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Flow Meter Selection Guide A refresher on PPS

Given the popularity of PPS as a primary material of construction in Oval Gear Meters, we thought it would be useful to offer a quick refresher on PPS, otherwise known as polyphenylene sulfide. PPS is a polymer made up of alternating sulfur atoms and phenylene rings in a para substitution pattern. The highly stable chemical bonds of its molecular structure impart a remarkable degree of molecular stability toward both thermal degradation and chemical reactivity.

Or in plain English... When blended with glass fibers and other fillers, PPS is a versatile material which is recognized for its dimensional stability, high resistance to heat and it's chemical compatibility to Acids, Alkalies and other aggressive fluids.

PPS has been used as a manufacturing material in flowmeters for around 30 years, particularly by manufacturers of positive displacement flowmeters. In addition to the excellent mechanical properties, PPS can be molded into complex parts with very tight tolerances. This makes a flow meter with PPS components an accurate, but more importantly, a cost effective product to purchase and maintain.


Chemical Compatibility

PPS (Polyphenylene-Sulfide / Ryton) is a glass fiber reinforced thermoplastic polymer with a maximum service temperature of approximately 392°F. PPS is resistant to chemical attack from all non-aromatic (containing benzene), non-halogenated (containing halogens such as chlorine, fluorine, bromine) organic solvents at any concentration, even at elevated temperatures. PPS is suitable for service with some aromatic, halogenated, or amine based solvents at temperatures near ambient, however lifetime will be reduced, and suitability with these types of solvents should be confirmed prior to use.

PPS is also resistant to most water-based solutions of acids, bases, or neutral salts, with the exception of strong oxidizing acids such as nitric acid, hydrofluoric acid, and hydrochloric acid. Due to the susceptibility of the filler materials in reinforced PPS materials, it is not suitable for use with strong acids of any kind (pH<2) at elevated temperatures. Strong bases do not degrade PPS, however use of strong bases at elevated temperatures may cause a long term reduction in the mechanical strength of the rotors due to an acceleration of the hot-water effect described below.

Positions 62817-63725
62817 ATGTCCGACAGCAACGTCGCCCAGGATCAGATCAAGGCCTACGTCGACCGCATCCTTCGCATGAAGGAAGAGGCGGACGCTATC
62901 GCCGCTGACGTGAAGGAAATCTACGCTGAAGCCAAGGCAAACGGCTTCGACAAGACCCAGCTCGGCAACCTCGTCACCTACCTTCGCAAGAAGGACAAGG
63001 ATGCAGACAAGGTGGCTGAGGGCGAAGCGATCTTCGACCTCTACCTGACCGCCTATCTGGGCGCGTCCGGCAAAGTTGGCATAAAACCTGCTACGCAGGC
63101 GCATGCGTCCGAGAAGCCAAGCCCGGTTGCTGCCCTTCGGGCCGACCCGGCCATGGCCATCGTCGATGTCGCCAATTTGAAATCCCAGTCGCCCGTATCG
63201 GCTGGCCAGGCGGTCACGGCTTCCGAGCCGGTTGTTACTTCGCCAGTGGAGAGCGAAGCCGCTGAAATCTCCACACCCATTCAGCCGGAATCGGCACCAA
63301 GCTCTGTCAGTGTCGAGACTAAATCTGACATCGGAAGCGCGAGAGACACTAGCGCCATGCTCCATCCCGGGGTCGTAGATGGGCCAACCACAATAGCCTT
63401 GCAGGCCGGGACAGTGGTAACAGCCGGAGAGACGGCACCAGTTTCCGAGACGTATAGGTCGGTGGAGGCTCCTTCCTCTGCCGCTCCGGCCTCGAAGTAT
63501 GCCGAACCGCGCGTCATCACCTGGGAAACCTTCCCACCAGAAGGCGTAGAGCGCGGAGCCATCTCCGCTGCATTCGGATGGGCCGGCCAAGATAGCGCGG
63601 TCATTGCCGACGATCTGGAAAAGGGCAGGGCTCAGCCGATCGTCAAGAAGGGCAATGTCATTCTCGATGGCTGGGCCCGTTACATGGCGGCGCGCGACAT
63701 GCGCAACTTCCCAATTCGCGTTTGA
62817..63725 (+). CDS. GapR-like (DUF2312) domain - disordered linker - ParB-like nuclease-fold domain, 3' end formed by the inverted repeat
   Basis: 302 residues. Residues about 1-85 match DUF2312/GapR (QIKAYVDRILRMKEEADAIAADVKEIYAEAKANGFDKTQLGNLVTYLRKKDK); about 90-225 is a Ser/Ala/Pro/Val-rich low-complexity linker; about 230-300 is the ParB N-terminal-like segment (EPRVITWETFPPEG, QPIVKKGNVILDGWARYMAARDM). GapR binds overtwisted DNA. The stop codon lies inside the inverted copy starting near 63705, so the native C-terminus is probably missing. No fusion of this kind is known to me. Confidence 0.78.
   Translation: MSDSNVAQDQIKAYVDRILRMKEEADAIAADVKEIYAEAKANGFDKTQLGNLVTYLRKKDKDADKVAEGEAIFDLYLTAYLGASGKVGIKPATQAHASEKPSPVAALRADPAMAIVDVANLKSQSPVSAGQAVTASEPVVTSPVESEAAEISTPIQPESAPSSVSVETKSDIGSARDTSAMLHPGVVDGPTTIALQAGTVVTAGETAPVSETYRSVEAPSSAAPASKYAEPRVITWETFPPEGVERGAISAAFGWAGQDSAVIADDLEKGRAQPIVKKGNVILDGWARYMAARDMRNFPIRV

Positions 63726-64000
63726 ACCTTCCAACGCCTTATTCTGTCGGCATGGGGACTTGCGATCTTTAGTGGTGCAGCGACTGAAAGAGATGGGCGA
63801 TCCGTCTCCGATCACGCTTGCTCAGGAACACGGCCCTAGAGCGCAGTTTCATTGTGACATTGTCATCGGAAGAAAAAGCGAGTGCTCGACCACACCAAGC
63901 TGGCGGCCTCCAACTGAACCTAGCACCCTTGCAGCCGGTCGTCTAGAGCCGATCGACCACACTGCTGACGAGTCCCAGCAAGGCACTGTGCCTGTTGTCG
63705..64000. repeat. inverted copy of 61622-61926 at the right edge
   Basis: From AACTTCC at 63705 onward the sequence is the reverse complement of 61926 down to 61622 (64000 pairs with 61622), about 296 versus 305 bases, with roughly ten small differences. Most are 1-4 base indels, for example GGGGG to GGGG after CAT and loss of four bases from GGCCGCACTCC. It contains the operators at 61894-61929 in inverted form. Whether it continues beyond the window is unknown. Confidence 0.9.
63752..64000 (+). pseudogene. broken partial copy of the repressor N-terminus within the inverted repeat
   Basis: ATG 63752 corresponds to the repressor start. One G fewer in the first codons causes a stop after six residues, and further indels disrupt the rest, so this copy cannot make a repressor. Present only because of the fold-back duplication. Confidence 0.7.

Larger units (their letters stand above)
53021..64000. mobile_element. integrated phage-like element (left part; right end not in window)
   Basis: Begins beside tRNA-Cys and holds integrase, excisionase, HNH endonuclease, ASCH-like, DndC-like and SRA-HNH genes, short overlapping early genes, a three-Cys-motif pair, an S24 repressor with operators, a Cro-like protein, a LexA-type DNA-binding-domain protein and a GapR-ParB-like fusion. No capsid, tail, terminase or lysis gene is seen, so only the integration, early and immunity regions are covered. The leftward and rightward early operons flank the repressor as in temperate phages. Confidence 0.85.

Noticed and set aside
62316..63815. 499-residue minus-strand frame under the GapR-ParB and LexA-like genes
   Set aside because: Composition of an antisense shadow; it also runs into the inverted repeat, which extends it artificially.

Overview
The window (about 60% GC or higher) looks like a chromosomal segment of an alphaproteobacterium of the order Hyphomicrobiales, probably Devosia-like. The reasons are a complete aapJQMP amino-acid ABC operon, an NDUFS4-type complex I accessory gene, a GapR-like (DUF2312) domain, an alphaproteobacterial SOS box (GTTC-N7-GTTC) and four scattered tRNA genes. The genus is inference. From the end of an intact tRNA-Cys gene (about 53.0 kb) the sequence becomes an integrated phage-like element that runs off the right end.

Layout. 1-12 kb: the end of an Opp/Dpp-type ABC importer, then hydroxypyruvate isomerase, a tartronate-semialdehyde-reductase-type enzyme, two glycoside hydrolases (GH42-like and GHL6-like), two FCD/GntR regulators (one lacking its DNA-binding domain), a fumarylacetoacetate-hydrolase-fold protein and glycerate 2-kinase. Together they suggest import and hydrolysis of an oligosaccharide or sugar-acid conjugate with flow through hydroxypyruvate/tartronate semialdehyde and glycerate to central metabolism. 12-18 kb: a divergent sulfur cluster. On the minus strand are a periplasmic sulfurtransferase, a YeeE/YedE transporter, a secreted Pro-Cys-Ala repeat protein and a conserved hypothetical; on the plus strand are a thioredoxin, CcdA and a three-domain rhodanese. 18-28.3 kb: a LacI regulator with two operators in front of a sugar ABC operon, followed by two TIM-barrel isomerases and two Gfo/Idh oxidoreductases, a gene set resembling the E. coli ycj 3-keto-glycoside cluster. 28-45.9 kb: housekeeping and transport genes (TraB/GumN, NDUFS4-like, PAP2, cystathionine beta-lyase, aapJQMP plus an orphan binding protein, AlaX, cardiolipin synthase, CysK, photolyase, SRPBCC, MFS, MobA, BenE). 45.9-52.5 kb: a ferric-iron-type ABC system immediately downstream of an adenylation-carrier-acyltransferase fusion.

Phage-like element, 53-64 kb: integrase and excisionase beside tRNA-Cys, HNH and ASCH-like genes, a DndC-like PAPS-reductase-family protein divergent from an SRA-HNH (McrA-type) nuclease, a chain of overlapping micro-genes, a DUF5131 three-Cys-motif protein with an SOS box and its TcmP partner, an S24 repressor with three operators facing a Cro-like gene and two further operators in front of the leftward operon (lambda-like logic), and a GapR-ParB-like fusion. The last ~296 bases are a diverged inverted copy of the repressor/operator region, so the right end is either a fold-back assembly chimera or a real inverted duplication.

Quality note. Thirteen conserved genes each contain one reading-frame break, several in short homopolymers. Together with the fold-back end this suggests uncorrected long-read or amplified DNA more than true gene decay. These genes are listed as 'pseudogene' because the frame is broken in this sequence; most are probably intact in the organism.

PPS is generally not suitable for use with oxidizing chemicals in high concentrations, or at elevated temperatures, however service with these chemicals under mild conditions may be suitable depending on the particular application. For example; Hydrogen Peroxide, chlorine and Sodium Hypochlorite will cause swelling and plasticizing of PPS with extensive exposure above 5% concentration, or lower concentrations at elevated temperatures. However, PPS can withstand mild solutions of these chemicals used in common cleaning or disinfectant products at temperatures close to ambient.

One unusually dangerous environment for glass reinforced PPS is superheated water; this may seem surprising considering the good chemical resistance of PPS, however this effect is not due to polymer degradation, but to separation of the polymer from the glass reinforcement at its interface. The effect of hot water causes material swelling and a significant reduction in the strength of the polymer structure. Applications for hot water below 176°F are acceptable, even heated sea-water and water containing very low concentrations of chlorine are acceptable, however the reduction in meter life should be considered for applications involving water above 176°F. For all applications involving heated water the meter shouldn't be operated above 80% of maximum capacity due to the poor lubricating properties of hot water; if running above 80% of maximum capacity is unavoidable in a heated water application a reduction in service life should be expected.


Flow Specialist - Bill Michie Written By: Bill Michie  
Flow Applications Specialist
Cross Company
Instrumentation Group
Phone: (866) 905-9790 (M-F, 8am-5pm Eastern)
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Special thanks to the Technical Team at GPI Austrialia for gathering, publishing and giving us permission to use the valuable information and/or images provided in this post.
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